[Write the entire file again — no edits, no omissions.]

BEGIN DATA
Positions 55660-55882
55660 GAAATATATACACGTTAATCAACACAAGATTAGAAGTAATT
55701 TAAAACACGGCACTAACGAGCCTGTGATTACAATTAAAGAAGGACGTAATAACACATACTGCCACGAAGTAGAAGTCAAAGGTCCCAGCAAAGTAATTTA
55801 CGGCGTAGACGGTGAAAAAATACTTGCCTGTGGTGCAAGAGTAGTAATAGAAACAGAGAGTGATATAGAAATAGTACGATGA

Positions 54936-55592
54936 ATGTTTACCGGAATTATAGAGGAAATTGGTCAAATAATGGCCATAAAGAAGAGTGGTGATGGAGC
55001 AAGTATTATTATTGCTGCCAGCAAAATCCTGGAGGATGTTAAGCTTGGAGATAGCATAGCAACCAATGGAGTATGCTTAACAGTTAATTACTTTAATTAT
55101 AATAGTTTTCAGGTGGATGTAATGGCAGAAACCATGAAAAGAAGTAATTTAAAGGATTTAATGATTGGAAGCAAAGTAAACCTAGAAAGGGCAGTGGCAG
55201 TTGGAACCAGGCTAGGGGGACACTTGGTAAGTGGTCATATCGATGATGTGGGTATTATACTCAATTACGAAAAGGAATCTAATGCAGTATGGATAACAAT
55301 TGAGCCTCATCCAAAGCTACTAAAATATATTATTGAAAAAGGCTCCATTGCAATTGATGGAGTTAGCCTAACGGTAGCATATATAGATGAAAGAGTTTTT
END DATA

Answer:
Positions 55660-55882
55660 GAAATATATACACGTTAATCAACACAAGATTAGAAGTAATT
55701 TAAAACACGGCACTAACGAGCCTGTGATTACAATTAAAGAAGGACGTAATAACACATACTGCCACGAAGTAGAAGTCAAAGGTCCCAGCAAAGTAATTTA
55801 CGGCGTAGACGGTGAAAAAATACTTGCCTGTGGTGCAAGAGTAGTAATAGAAACAGAGAGTGATATAGAAATAGTACGATGA

Positions 54936-55592
54936 ATGTTTACCGGAATTATAGAGGAAATTGGTCAAATAATGGCCATAAAGAAGAGTGGTGATGGAGC
55001 AAGTATTATTATTGCTGCCAGCAAAATCCTGGAGGATGTTAAGCTTGGAGATAGCATAGCAACCAATGGAGTATGCTTAACAGTTAATTACTTTAATTAT
55101 AATAGTTTTCAGGTGGATGTAATGGCAGAAACCATGAAAAGAAGTAATTTAAAGGATTTAATGATTGGAAGCAAAGTAAACCTAGAAAGGGCAGTGGCAG
55201 TTGGAACCAGGCTAGGGGGACACTTGGTAAGTGGTCATATCGATGATGTGGGTATTATACTCAATTACGAAAAGGAATCTAATGCAGTATGGATAACAAT
55301 TGAGCCTCATCCAAAGCTACTAAAATATATTATTGAAAAAGGCTCCATTGCAATTGATGGAGTTAGCCTAACGGTAGCATATATAGATGAAAGAGTTTTT